Billion dollar investment in wind and solar energy

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By Sibi Arasu

Associated Press

KHAWDA, India — Rising from the bare expanse of the great salt desert that separates India from Pakistan, it will likely be the world’s largest renewable energy development when it is completed in three years.

The solar and wind power complex will be so large that it will be visible from space, according to the developers of the so-called Khavda Renewable Energy Park – named after the village closest to the project site.

At the site, thousands of workers are installing poles on which solar panels will be installed. The pillars rise like perfectly aligned concrete cacti that stretch as far as the eye can see. Other workers build foundations to install huge wind turbines; they also transport construction materials, build substations and lay miles of cable.

When completed, the project will be roughly the size of Singapore, spanning 280 square miles. The Indian government estimates it will cost at least $2.26 billion.

The transition to renewable energy is a key issue at the ongoing COP28 climate summit. Some leaders have expressed support for a goal of tripling global renewable energy in any final agreement while curbing the use of coal, oil and natural gas.

What makes this heavy industrial activity special is that it takes place in the middle of the Rann of Kutch in the state of Gujarat in western India. The Rann is an unforgiving salt desert and marshland at least 43.5 miles from the nearest human habitation, but only a short truck ride from one of the world’s most tense international borders.

Elevation zero of transition

When The Associated Press visited the renewable energy park, two days of unseasonably heavy rains had left the ground muddy and soggy, as the only outlet for water in this rugged terrain is evaporation. This made it even more difficult for the workers to do their jobs.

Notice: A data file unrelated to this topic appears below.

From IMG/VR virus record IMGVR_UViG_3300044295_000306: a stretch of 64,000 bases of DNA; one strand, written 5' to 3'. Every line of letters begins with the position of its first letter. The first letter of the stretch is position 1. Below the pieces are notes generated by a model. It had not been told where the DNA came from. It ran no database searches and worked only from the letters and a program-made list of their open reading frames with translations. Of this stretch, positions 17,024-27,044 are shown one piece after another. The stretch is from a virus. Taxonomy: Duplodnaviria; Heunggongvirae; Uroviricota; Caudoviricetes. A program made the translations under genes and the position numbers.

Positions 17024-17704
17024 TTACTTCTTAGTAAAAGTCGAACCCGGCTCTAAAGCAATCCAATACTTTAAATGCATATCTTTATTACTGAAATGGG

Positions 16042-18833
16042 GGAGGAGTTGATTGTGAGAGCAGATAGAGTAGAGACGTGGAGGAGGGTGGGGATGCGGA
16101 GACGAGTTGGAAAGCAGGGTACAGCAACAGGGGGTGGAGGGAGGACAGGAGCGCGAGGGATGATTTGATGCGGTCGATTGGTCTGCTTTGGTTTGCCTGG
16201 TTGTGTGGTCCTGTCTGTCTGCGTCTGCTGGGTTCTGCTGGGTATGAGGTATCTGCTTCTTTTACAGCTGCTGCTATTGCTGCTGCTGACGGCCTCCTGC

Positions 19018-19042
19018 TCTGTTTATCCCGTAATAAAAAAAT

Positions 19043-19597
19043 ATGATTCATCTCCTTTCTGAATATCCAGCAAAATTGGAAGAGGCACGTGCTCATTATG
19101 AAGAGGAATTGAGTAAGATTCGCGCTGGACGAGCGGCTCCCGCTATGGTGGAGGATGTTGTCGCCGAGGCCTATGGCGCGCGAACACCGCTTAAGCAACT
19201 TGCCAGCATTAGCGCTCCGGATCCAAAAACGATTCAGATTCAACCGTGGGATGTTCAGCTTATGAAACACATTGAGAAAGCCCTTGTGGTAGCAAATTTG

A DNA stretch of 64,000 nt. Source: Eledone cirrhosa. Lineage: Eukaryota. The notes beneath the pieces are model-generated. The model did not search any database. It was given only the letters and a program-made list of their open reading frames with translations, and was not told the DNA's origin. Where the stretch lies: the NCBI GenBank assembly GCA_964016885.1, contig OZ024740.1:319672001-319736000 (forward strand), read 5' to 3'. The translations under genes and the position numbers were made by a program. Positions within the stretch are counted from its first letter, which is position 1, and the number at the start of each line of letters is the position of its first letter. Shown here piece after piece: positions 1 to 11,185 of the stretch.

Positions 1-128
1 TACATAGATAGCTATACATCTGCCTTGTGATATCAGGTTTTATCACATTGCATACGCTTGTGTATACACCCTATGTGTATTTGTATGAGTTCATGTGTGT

Despite the harsh conditions, approximately 4,000 workers and 500 engineers have lived in makeshift camps for most of the past year, toiling to get this development off the ground.

Once completed, the park will supply 30 gigawatts of renewable energy annually, enough to power nearly 18 million Indian homes.

As India aims to install 500 gigawatts of clean energy by the end of the decade and reach net zero emissions by 2070, this project site is likely to contribute significantly to the world’s most populous country’s transition away from emitting sources. carbon.

As it stands, India is still powered primarily by fossil fuels, particularly coal, which generates more than 70 percent of India’s electricity. Currently, renewable energy supplies about 10 percent of India’s electricity needs. The country is also currently the third largest carbon emitter after China and the United States.

“People from all over India work here,” said KSRK Verma, Khavda project manager for Adani Green Energy Limited, the renewable energy arm of the Adani Group, with which the Indian government has contracted to build 20 gigawatts of the project. Verma, with over 35 years of experience building dams across raging South Asian rivers and vast natural gas reservoirs under the Bay of Bengal, said it was one of the most difficult projects he had undertaken.

“Not (an) easy site to work at all; there is no habitation, the land is swampy, there are very strong winds, rains and it is a highly earthquake-prone area,” said Vneet Jaain, managing director of Adani Green at its headquarters in Ahmedabad city.

Jaain, who has led multiple ambitious projects for the Adani Group, said the first six months were spent building basic infrastructure.

“From April this year, we started working on the actual project,” he added.